This is a fascinating book by Volf on globalization and religion. Does religion play a positive role in globalization? Is it possible for multiple religions to contribute for the common good (political pluralism) while holding tight to their religious beliefs (religious exclusivism)? These are the types of questions that Volf takes up in Flourishing. He has written from a strictly Christian perspective in another work (A Public Faith) but here tries to write more broadly by appealing to the worlds major religions – Buddhism, Hinduism, Confucianism, Judaism, Christianity, and Islam (though recognizing other religions as important to the conversation as well).
Early on he makes a strong case that religions are not, by their nature, opposed to globalization, but rather are a major contributing (early) force. For Christians, the “great commission” serves as a great reminder of this. However, the global market is now the primary shaper of globalization. For this reason, religion becomes extremely important in pushing and challenging the “moral character of the market” by it’s vision of the good life, or – human flourishing. Drawing from several sources, he does a great job of portraying the ways in which various religious forces help shape the market for the good.
But can these religions do this together? This is such an important question to ask in our times. Volf’s writings on the topic are more philosophically and sociologically driven than theologically. I had wished for more theology in this book (as in Rabbi Jonathan Sack’s Not In My Name), but it was still very engaging. I felt chapter 3 was wonderfully written. His writings on the “golden rule” and witness, or his ‘rules’ (my term) of respect for dealing with other religions were fantastic. However, I found the fourth chapter less compelling. Here he makes his case (against Popper and Rousseau) that religious exclusivism and political pluralism are not incompatible. He draws practically from the example of Roger Williams (sixteenth-century) and in our times…the “Christian Right.” “Important for my purposes here” writes Volf “is that religious exclusivism of the Christian Right does not prevent it from participating in the democratic process in a way that unquestionably displays the virtues of pluralistic democracy.” But does it remain exclusively ‘Christian’ while doing so? I’m not so sure. What I don’t see Volf doing is engaging religion as it’s own ‘politic.’ Can Christianity, for example, contribute to a pluralistic democracy while believing in the “Politics of Jesus” (to use Yoder’s term). I was unclear as to how this played out. Volf later claims that “the single most significant factor determining whether a religion will be implicated in violence is this: the level of its identification with a political project and its entanglement with the agents striving to realize that project. The more identified a religion is with these, the more likely it will be for even the most peaceful religion to ‘take up the gun’” (p. 189). I agree. Overall, I believe that Volf means (as stated early on in the book) that religions can and should help shape the force and market of globalization with their common beliefs (while not letting go of their differences), but how this actually plays out within politics – and if religions have their own politic – is what I felt needed further clarification.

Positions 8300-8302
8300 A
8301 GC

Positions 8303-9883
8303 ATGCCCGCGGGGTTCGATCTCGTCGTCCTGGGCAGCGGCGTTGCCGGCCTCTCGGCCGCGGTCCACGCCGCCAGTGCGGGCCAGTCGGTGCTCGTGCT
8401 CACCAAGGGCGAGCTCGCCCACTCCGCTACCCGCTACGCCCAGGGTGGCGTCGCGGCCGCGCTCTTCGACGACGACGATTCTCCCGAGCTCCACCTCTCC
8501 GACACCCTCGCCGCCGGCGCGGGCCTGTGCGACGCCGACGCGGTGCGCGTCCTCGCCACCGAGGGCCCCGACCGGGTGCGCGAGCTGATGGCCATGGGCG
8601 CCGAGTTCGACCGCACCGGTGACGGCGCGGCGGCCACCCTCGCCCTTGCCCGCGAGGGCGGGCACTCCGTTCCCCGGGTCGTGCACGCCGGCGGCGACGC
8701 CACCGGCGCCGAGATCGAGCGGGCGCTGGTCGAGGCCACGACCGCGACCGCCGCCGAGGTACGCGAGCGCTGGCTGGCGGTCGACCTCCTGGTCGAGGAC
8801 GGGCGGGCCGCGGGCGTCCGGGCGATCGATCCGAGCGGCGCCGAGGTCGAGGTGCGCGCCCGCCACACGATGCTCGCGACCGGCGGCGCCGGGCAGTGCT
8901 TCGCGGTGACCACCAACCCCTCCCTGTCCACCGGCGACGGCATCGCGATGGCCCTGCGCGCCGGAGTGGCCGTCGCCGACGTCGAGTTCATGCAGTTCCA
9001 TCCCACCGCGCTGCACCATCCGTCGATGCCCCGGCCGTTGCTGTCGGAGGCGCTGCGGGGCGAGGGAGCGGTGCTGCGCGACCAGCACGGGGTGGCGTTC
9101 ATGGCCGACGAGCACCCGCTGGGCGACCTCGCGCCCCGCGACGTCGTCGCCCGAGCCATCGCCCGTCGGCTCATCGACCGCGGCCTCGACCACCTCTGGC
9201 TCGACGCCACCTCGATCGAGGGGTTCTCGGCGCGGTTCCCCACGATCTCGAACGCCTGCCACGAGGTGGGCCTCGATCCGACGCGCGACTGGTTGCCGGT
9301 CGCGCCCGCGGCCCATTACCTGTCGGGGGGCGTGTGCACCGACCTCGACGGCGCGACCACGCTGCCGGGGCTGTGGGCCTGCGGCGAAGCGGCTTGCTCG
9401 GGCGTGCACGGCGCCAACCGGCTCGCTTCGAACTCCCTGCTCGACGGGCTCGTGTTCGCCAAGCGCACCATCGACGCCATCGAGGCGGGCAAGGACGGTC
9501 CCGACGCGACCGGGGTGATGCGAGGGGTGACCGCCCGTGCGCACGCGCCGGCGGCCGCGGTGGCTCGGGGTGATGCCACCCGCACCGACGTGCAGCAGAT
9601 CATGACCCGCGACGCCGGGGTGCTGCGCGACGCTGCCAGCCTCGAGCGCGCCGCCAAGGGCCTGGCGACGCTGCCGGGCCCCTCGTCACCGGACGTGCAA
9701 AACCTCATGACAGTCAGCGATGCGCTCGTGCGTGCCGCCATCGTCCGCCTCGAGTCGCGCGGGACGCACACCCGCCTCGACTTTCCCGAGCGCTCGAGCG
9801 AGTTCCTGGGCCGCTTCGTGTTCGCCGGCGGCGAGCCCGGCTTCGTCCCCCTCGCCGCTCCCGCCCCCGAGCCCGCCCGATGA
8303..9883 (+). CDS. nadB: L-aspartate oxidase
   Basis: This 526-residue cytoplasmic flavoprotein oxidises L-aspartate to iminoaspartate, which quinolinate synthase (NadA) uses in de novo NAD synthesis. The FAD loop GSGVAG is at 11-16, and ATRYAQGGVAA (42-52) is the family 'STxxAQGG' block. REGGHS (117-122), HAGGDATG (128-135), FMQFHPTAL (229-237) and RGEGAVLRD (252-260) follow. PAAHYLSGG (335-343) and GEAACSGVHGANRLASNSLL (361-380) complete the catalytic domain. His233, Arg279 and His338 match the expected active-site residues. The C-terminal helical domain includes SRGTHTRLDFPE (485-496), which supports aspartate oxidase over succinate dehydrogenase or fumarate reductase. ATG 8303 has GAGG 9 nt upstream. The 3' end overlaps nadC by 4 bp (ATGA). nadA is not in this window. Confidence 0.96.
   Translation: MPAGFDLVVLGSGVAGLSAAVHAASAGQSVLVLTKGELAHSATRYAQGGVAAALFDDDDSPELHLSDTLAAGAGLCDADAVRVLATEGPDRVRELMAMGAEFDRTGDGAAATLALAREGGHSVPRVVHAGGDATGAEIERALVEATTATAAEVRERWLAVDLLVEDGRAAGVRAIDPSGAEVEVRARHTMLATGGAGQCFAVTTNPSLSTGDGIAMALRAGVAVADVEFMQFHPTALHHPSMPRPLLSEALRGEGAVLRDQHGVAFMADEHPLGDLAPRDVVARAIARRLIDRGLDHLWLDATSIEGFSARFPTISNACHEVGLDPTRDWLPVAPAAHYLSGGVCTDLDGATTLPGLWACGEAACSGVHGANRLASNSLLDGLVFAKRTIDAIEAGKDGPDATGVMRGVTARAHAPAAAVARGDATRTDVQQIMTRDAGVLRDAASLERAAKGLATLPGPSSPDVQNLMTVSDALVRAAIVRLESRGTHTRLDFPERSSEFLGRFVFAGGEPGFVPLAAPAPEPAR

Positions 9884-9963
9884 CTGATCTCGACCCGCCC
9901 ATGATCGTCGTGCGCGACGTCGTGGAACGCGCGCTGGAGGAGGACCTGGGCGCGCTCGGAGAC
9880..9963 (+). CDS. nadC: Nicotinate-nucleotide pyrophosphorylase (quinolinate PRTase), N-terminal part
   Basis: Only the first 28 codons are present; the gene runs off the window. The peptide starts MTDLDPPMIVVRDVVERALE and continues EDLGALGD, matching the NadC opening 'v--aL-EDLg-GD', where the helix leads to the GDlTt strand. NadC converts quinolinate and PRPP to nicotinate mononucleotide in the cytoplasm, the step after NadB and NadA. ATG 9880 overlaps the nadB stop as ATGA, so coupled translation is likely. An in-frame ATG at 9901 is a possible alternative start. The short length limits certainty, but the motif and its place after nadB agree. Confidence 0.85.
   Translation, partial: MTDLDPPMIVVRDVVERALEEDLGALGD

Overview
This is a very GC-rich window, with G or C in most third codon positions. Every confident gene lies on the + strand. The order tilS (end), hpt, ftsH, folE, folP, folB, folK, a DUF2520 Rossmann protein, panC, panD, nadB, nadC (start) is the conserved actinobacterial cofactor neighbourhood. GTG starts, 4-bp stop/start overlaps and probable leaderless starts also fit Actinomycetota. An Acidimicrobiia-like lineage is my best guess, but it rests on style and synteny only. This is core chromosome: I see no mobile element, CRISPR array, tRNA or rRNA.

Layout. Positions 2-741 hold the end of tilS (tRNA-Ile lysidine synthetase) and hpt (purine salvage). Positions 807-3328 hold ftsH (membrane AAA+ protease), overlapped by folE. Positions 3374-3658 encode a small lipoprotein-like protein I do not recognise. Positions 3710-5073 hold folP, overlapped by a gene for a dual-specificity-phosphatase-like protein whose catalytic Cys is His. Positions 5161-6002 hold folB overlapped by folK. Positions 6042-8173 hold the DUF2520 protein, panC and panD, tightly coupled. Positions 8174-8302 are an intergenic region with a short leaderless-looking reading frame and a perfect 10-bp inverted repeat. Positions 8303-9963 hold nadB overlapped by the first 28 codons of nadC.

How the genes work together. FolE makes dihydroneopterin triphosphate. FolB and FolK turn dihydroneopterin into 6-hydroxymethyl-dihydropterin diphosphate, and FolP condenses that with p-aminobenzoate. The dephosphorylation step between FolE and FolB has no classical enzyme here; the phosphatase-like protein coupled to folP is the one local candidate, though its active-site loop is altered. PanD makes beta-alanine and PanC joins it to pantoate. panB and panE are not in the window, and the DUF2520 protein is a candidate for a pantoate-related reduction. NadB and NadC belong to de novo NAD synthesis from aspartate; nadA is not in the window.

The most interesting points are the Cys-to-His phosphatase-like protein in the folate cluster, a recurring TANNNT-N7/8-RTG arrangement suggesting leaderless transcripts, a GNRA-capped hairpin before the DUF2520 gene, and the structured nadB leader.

His final chapter dealing with “Conflict, Violence, and Reconciliation” was – as could be expected – superb (as was his epilogue). Overall the book was quite compelling. I am grateful to the voices which remain strong within their various traditions who yet recognize the importance of writing of our commonality (love of other, for example) in these turbulent times. 4 Stars.